Designers discuss originality, diversity and ethics in Doberman’s new film

Leading product, graphic and service designers from Google, Sonos and Wieden + Kennedy share their thoughts on the future of design and the challenges facing the industry


Richard Turley at Wieden + Kennedy’s offices in New York. Image: Doberman

New York and Stockholm design firm Doberman has interviewed 20 leading creatives for a 30-minute film that ponders the future of design and the major challenges facing the industry.

The Frontiers of Design will be released in June to coincide with Doberman’s 20th anniversary. The agency has been sharing teaser clips online over the past few weeks at

In one video, Richard Turley – the former creative director at Bloomberg Bussinessweek and ECD at ad agency Wieden + Kennedy in New York – claims that design has become homogenised and unoriginal and suggests that perhaps what’s needed is a little more personality.

I don’t see any design out there that I would consider to be original

“I don’t think we’re living in a particularly original world at the moment. I don’t see any design out there that I would consider to be original,” he says. Commenting on the ‘Apple-ification’ of design – the emergence of a stripped-down aesthetic pioneered by Apple – Turley claims that the design of digital devices has become “totally subservient” to the product. “It’s all about the machine,” he adds. “It’s like a templated design system.”

Turley’s designs for Bloomberg Businessweek were famously bold and playful. Working with editor Josh Tyriangel, he oversaw a radical redesign of the magazine, borrowing from pop culture and the visual language of the internet to create spreads that were funny, surprising and visually arresting. In the film, he praises the magazine’s editors for embracing this daring approach and says “people are much more open to provocative design than I think we allow them to be”.

Turley also warns against worrying too much about what other brands are doing and suggests that designers put a little more personality into their work. “I think what people miss is that we want personality in design work,” he explains. “We don’t want a sort of templated world and I think sometimes when you put yourself entirely at the feat of the client and their needs and the needs of their brand … having a little more personality in those decision-making processes and putting a little bit more of yourself inside these decisions is probably for the better.”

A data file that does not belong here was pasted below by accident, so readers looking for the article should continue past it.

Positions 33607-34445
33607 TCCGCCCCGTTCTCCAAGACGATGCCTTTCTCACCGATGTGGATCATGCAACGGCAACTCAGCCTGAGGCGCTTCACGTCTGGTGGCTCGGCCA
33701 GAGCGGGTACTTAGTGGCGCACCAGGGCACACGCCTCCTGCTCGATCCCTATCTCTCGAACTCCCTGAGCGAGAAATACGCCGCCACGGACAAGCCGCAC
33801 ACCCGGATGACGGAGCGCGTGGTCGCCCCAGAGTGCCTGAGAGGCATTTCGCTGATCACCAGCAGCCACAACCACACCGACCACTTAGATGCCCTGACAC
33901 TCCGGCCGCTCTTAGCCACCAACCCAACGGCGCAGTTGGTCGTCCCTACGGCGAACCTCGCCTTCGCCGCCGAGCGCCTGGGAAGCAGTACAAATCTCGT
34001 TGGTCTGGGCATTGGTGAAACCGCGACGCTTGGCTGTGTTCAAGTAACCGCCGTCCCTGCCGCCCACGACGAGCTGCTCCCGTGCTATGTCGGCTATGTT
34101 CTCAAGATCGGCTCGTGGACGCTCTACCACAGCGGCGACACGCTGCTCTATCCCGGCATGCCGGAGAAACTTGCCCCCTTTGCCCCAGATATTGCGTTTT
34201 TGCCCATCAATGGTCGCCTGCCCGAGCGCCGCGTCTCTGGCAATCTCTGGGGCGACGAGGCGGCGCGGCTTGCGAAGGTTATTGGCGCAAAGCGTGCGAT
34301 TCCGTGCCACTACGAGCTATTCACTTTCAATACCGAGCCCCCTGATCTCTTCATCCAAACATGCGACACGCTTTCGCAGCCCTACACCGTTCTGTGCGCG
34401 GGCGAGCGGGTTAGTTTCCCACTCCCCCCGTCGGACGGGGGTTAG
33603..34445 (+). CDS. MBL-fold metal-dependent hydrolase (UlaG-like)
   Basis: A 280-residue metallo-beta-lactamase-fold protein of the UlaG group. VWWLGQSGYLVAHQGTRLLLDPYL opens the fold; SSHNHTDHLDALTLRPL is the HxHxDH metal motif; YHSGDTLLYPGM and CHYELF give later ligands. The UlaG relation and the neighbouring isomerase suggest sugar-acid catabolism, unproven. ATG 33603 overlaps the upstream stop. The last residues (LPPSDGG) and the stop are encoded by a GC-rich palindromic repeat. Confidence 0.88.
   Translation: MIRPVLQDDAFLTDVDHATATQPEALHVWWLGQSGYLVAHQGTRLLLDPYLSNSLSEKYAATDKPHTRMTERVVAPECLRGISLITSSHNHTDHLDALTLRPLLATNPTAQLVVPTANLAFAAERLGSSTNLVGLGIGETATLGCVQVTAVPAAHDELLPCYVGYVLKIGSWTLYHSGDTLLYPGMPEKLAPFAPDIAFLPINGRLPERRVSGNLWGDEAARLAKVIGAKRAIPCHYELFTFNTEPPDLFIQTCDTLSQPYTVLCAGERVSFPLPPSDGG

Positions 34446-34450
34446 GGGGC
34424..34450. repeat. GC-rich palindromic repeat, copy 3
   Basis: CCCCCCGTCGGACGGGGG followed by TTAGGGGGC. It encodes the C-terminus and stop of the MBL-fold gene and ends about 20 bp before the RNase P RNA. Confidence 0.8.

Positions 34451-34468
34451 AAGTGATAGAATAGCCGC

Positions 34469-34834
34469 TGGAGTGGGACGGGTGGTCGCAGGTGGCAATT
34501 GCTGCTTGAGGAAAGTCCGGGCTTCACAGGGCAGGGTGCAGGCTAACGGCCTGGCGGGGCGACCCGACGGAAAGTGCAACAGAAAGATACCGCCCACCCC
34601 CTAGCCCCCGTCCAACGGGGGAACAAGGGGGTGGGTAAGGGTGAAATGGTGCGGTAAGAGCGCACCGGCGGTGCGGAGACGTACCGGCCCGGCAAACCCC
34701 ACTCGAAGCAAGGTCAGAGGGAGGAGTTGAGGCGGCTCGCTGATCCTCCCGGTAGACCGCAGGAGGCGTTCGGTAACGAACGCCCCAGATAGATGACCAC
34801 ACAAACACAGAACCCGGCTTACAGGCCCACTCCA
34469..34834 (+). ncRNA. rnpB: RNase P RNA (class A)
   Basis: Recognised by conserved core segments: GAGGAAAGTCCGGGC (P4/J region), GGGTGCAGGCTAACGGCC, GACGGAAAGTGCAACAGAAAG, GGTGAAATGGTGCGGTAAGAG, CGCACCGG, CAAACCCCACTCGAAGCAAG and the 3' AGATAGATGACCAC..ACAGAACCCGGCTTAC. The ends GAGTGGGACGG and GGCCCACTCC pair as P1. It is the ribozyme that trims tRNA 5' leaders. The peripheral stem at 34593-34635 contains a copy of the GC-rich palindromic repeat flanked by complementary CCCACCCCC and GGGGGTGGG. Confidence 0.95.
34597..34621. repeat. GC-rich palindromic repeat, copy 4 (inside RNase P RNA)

There’s an intense lack of diversity

In another film, Lauren Currie, Head of Service Design at Good Lab in London, criticises an “intense” lack of diversity in the industry – particularly at creative conferences where speakers are mostly older, male and white. Currie stresses the need to have a more diverse group of designers on stages, in creative teams and in boardrooms and says she would like to see less “high five-ing” and more critiquing in the industry, with designers really questioning the value of their work.

Adam Diehl, Lead Product Designer at mindfulness app Headspace, raises the issue of design ethics and the responsibity that comes with designing digital products and apps.

Diehl discusses the need to find the right balance between benefitting organisations and individual users and says design should be less about “forcing somebody down a certain path” and more about “guiding and nudging”. As digital apps and technologies become a bigger part of our lives, changing people’s habits and behaviours, Diehl says designers must also think about the potential consequences of their actions and creative decisions.

You can see more films – including an interview with Sonos’s VP of Design Tad Toulis and another with Google Design Director Isabelle Olsson – at